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Bankruptcy Reform: What's Tax Got To Do With It?, Michelle A. Cecil Oct 2006

Bankruptcy Reform: What's Tax Got To Do With It?, Michelle A. Cecil

Faculty Publications

The article takes a two-pronged approach to the issue. First, it argues that all post-petition appreciation should be taxed to the debtor rather than to the debtor's bankruptcy estate because the debtor enjoys the benefits of the asset's appreciation in value and because, from a tax perspective, the results will be identical irrespective of whether the debtor or the bankruptcy estate is taxed on the asset's post-petition appreciation. Second, the article proposes that the gain accruing before the termination of the bankruptcy proceeding be treated as discharge of indebtedness income so that the debtor can defer recognition ...


Forward: Symposium On Interdisciplinary Perspectives On Bankruptcy Reform, Michelle A. Cecil Oct 2006

Forward: Symposium On Interdisciplinary Perspectives On Bankruptcy Reform, Michelle A. Cecil

Faculty Publications

In 2003, over 1.6 million consumers filed for bankruptcy protection, surpassing the previous record of 1.5 million bankruptcy filings set just one year earlier.1 In an effort to reverse the spiraling upward trend of consumer bankruptcies, and to prevent abusive debtors from using the bankruptcy system to avoid paying their debts,2 in April, 2005, Congress voted overwhelmingly in favor of passing the Bankruptcy Abuse Prevention and Consumer Protection Act of 2005 (BAPCPA).3 Widely heralded as the most sweeping bankruptcy reform legislation in over a quarter of a century,4 BAPCPA was designed in large part ...


Bankruptcy And State Collections: The Case Of The Missing Garnishments, Richard M. Hynes Jan 2006

Bankruptcy And State Collections: The Case Of The Missing Garnishments, Richard M. Hynes

Faculty Publications

Recent bankruptcy reforms were spurred in part by a bankruptcy filing rate that has more than doubled in the last ten years and that has risen by approximately six hundred percent over the last generation. Some attribute this surge in filings to Americans' greater willingness to avoid debts by declaring bankruptcy. Most academics, however, argue that more Americans are forced into bankruptcy by crushing debt burdens and aggressive collections techniques. Surprisingly, the literature has largely ignored data on the use of these collections techniques. This Article examines the use of one of the most important collections tools, garnishment, in two ...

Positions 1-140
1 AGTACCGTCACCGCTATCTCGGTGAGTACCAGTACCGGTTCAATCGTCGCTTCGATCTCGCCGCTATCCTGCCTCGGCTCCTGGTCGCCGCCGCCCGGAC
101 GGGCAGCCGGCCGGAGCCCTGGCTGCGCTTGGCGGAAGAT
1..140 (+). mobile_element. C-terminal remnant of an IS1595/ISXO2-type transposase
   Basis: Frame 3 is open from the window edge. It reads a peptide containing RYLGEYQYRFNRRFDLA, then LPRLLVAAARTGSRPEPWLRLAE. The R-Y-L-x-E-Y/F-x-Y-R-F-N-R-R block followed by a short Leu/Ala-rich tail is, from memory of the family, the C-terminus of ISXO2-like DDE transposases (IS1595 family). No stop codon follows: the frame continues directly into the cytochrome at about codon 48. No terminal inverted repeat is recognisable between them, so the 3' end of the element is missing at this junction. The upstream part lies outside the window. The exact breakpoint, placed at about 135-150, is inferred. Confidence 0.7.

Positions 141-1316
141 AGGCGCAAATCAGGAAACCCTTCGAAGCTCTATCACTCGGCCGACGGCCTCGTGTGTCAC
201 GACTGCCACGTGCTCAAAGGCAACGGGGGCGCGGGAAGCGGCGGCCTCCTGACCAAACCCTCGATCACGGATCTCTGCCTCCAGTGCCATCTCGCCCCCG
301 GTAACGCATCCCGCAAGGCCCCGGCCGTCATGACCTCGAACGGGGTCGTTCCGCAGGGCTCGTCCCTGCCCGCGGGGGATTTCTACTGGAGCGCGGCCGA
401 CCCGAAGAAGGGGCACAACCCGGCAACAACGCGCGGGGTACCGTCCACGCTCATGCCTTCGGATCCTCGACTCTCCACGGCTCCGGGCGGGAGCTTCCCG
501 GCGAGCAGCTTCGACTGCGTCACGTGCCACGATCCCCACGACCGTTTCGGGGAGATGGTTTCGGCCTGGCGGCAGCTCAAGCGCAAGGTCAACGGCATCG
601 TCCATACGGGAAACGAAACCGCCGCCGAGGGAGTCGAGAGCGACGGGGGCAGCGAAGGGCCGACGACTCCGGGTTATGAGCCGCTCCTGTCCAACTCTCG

Legislative Messaging And Bankruptcy Law, Lois R. Lupica, Karen Gross, Kathryn R. Heidt Jan 2006

Legislative Messaging And Bankruptcy Law, Lois R. Lupica, Karen Gross, Kathryn R. Heidt

Faculty Publications

This Essay grew out of many three-way conversations and multiple collaborative drafts. We began this conversation at the academic conference in 2003 celebrating the Bankruptcy Code’s upcoming 25th Anniversary. Sadly, we did not have the opportunity to finish either the conversations or to finalize this Essay before Kate Heidt’s untimely death in May 2005. Completed in her absence, this Essay is dedicated to the memory of our close friend and colleague, Professor Kathryn R. Heidt.


Debtor Discharge And Creditor Repayment In Chapter 13, Scott F. Norberg, Andrew Velkey Jan 2006

Debtor Discharge And Creditor Repayment In Chapter 13, Scott F. Norberg, Andrew Velkey

Faculty Publications

Consumer bankruptcy filings hit another record high in 1998, with nearly 1.4 million consumers filing for bankruptcy relief. This trend sparked a debate in Congress about means-testing chapter 7 bankruptcy filings. Proponents of reform argued that it would curtail fraud and abuse. Opponents believed that consumer debt was swamping income growth, and that the deregulation of the consumer credit market had led to overgenerous lending and hence to more bankruptcies. This is an empirical study of whether filers for chapter 13 bankruptcy cases are abusing the system, or whether debtors are truly being swamped by debt in excess of ...